Sorry to bother you again with another weird question. On my gravelbike with Campagnolo Ekar and tune Prince CL rear hub (3 teeth, N3W freehub body), I removed the rear wheel for a routine task and made a stupid mistake re-installing it: The chain was not seated correctly on a cog but wedged inbetween the cassette and the frame. Only while tightening the thru-axle did I notice this, loosened the axle, put the chain on a cog correctly and re-tightened.

I then noticed that the freewheeling sound was different from before - less "dry", slightly "softer". I removed the wheel again and removed the cassette, but everything looked fine with the freehub body and cassette. When turning the freehub body backwards slowly, I noticed there is now one soft click shortly before the actual "hard" click. The soft click doesn't seem to engage the hub, as I can turn the hub forwards again "over" that soft click until it re-engages with the previous "hard" click. I suspect one pawl might be misaligned from tightening the thru-axle while the jammed chain caused a sideways force on the freehub body.

What should I do now? Is it possible that a pawl is misaligned? Taking the bike to an LBS will take ages (if I find any that services tune hubs at all). Should I buy the tool for removing the freehub body and check the pawls? It's not exactly cheap but I might need it sooner or later anyways for servicing the bearings. I fear that riding the bike now might damage the freehub mechanism further... I could bang my head against the wall for not paying attention while mounting the wheel!

1 Answer 1


Generally speaking it would be very strange for a freehub mechanism to be damaged from this. Usually they're designed so that there's no place for the pawls to go and no place for the freehub body to slip to under side load. Freehub bodies receive some amount of side load just from the chain pulling on them at any angle. Pawl freehub designs usually feature stops and clearances such that the pawls themselves will be well clear of being able to interfere with anything or have their motion impeded.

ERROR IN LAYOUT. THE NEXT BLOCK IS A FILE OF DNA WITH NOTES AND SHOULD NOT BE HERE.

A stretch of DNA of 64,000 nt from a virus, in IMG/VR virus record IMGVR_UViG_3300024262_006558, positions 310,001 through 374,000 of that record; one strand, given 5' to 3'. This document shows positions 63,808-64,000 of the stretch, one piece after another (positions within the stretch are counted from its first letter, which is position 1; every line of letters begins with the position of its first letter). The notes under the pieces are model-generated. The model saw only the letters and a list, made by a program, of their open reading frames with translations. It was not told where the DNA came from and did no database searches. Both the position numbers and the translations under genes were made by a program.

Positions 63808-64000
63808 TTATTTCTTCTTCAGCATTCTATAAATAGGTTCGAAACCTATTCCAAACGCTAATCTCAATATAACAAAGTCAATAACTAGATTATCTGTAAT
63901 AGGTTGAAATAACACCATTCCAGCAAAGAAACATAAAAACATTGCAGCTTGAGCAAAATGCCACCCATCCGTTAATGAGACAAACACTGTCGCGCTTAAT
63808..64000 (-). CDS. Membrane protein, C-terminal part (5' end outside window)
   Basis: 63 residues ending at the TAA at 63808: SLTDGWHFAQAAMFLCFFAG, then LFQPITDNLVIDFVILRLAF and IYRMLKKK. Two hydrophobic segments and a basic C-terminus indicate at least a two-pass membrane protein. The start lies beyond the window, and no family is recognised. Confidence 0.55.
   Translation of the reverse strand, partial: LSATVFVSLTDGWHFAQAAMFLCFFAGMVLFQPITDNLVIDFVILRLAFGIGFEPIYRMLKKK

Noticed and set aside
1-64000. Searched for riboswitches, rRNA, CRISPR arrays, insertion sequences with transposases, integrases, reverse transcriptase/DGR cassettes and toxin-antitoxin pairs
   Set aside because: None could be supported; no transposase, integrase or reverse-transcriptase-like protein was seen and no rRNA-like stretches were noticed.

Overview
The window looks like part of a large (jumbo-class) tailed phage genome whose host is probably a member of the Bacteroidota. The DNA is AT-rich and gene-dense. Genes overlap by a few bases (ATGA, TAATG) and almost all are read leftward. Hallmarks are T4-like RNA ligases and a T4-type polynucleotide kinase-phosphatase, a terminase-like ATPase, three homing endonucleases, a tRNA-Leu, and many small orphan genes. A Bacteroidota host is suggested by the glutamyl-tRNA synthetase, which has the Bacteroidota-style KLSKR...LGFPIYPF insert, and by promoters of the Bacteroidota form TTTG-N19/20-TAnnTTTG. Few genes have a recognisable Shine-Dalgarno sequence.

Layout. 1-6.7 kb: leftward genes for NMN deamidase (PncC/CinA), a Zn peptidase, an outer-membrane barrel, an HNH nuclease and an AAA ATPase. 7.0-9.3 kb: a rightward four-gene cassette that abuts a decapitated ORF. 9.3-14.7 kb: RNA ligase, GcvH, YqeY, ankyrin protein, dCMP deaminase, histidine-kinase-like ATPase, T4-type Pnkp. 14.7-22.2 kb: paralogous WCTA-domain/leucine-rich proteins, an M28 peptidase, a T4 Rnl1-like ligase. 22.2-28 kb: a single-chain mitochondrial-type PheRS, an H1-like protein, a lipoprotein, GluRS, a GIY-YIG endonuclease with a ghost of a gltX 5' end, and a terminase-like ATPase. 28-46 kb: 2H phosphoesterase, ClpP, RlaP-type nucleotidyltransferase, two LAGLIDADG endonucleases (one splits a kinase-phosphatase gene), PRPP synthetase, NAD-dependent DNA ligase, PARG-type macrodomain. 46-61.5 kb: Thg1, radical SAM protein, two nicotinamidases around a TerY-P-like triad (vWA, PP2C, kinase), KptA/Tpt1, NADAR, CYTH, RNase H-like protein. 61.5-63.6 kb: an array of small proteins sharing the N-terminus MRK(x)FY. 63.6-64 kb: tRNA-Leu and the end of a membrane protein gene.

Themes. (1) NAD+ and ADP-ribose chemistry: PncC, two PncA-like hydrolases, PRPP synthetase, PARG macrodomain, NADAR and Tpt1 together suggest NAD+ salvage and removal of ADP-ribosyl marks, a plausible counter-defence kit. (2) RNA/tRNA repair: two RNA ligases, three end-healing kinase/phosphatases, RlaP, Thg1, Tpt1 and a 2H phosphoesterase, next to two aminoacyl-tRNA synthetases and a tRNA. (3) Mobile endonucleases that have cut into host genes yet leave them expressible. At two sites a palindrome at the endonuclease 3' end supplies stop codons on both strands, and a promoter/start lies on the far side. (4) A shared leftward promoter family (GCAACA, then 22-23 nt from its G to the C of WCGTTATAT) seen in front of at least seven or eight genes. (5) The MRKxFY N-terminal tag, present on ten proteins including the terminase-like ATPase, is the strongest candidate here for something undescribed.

I think the answer lies in what can be inferred from these pages of the manual: enter image description here enter image description here enter image description here

In their design the lateral free movement of the freehub is adjusted using micro shim type washers, and then once it's set properly the endcap is press fit (smacked on with a plastic hammer) over the axle. That's an usual way of doing it but it's a logical way of designing a hub with a minimum of threaded parts.

When your chain dropped between the small cog and the frame, that creates a gap between the right endcap and the dropout. That means that tightening the thru-axle will try to pull the right endcap towards the dropout to close that gap. In this case I believe that means it will (or could) be undoing the press fit between the permanently pressed-on left endcap on the other side of the axle. The left endcap will stop against the left bearing while the axle pulls out of it. This increases the effective length of the axle and so will increase the free play of the freehub body, which could explain your noise and sensation of different/off engagement.

enter image description here

I think the first thing you should do is check with Tune that the above is accurate and ask them what to do. Alternatively, or if they tell you bring it to a dealer and that's not practical, you could try laying the left endcap against a wood surface and smack down gently on the right endcap with a plastic hammer, as in the manual. If that doesn't work then yes you should probably get the tool and dive deeper; my next concern would be that there's some kind of shouldered stop on the axle that got damaged by the same effect of tightening the thru-axle trying to pull the axle through the freehub body. But unless they're weirdly tiny/imperceptible somehow, it doesn't look like their axles use any kind of shoulder.

enter image description here

  • 2
    Thanks for the detailed answer. I'm not sure I follow the argument that the hub axle is pulled through the hub and elongated:The left cap rests against the left dropout, so tightening the thru-axle will squeeze the hub axle inbetween the dropouts (minus the wedged chain). The right cap is not pulled to the right, but pushed by the axle, and even it it would, it would simply pull off the axle? I can feel a small bit of lateral movement of the freehub body which I suppose is intended. The clicky noise worsens when I push the freehub body towards the hub, so I think it's not a play/preload issue.
    – Erlkoenig
    Apr 3, 2022 at 19:03
  • @ErikKoenig one thing we do know from the manual is tapping down the right endcap with the left one as the contact on the other side should be safe. I think it would be reasonable to try. Apr 3, 2022 at 20:49
  • Update: I bit the bullet and bought the tool, disassembled the hub and did not find any obvious damage. After reassembly, I found that the freehub sound was back to normal. Lateral movement is exactly as it was before. So I suppose something was indeed (invisibly) misaligned and re-assembling fixed that, while play was correct. Thanks for the help!
    – Erlkoenig
    Apr 7, 2022 at 8:31

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